• You are pained watching Kei Nishikori play—which gives you and the player something in common. As Jim Courier put it, “Some players are durable. Kei is not one of them.” This isn’t because of sloppy preparation or lacking fitness. This might not even be because of his absence of weapons and labor-based game. For whatever reason, his body goes into revolt, especially in a best-of-five format. And long as we’re here, another physical breakdown for Milos Raonic whose right adductor bothered him against Rafa Nadal. Also worrisome: Raonic is turning into one of those guys who yells at his bench during matches.

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• For ten days, this was an exquisite tournament for Karolina Pliskova and Jo Konta. Then it turned. Pliskova lost 12 of the 13 points against Mirjana Lucic-Baroni and lost a huge match to a player ranked 75 points lower. That’s a dismal departing note. Konta played through a rough draw without dropping a set and showed why her top 10 ranking is so well-deserved. Against Serena Williams she won only five games.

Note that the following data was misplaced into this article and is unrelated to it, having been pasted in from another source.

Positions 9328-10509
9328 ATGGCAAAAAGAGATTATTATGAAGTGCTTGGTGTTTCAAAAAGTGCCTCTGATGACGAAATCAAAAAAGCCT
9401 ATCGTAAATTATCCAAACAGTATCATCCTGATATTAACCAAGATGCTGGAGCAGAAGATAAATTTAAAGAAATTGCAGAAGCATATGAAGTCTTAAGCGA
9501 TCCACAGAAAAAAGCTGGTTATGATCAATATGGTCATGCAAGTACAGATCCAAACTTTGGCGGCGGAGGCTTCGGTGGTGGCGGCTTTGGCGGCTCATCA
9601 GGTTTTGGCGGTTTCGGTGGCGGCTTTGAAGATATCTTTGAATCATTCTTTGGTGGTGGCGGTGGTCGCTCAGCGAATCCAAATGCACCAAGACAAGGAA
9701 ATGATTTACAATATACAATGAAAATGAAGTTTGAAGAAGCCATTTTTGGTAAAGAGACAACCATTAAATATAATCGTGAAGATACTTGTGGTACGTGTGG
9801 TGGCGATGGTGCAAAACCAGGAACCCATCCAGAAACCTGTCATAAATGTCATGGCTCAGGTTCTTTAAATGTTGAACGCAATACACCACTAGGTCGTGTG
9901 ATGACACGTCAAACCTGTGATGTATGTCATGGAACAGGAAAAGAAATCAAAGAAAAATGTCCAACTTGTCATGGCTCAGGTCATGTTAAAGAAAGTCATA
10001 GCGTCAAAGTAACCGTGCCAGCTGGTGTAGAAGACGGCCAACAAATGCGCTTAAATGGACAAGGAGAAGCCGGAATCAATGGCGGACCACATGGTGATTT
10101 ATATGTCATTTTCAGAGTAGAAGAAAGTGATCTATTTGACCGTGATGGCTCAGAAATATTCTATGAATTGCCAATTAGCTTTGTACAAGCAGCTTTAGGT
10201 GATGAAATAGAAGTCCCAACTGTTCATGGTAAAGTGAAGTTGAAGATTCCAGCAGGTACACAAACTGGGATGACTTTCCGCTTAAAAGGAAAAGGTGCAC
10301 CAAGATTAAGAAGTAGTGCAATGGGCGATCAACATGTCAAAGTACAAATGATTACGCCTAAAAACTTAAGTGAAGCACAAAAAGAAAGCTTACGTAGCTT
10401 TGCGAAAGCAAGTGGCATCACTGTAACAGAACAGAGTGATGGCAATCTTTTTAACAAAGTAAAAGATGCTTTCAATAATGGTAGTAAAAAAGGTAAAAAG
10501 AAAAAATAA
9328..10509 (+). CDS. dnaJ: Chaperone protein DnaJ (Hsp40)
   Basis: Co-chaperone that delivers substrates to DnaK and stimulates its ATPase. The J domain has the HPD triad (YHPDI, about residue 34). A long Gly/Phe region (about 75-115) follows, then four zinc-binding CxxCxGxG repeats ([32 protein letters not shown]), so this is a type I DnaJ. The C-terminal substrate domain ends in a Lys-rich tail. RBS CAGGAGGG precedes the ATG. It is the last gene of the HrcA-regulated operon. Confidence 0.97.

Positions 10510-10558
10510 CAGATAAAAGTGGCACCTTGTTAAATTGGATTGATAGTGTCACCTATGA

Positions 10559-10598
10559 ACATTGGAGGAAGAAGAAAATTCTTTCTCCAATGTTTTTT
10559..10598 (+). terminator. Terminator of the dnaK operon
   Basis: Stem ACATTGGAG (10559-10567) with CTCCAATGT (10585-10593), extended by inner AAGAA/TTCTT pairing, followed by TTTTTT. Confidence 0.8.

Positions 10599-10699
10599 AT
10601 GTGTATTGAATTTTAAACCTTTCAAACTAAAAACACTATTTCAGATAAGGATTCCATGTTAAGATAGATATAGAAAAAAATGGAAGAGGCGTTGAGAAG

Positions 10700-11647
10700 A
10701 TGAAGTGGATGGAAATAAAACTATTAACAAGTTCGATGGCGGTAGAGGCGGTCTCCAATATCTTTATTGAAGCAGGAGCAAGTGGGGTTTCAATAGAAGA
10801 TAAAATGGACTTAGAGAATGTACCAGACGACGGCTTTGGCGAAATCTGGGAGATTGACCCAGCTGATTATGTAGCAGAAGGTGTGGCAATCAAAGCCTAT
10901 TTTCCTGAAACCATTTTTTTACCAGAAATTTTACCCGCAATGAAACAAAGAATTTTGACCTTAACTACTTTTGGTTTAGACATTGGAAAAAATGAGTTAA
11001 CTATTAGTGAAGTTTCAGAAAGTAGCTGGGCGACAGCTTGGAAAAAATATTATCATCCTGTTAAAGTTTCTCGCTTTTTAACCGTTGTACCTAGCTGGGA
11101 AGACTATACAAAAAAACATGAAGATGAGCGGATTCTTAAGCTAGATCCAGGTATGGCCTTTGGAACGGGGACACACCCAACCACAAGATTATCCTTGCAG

• The casual fan sees Andy Murray screaming at his box and wonders what the hell is wrong with him. The more discerning fan recognizes that Murray is a good guy and this is just a weird (if antisocial) quirk. As Paul Annacone puts it, “It’s his way of processing pressure.” Still, you wonder about the cumulative effect of this. Spend so much time screaming at your alleged support group and you are expending energy. As a tournament progresses, what is the cost of this depletion?

• This tournament’s every-match-tells-a-story-don’t-it?: In the round of 32, Barbora Strycova was down 5-2 in the second set against Carolina Garcia. She then won 16 of the 17 points, prevailing 6-2, 7-5.                                                                            

• I put Jo Konta in the same category of Milos Raonic. A smart and self-possessed technician who might challenge the marketing department, but draws uncommonly high marks for professionalism. Without drawing attention to it, she had a rough off-season with the passing of her sports psychologist, Juan Coto, and a coaching change.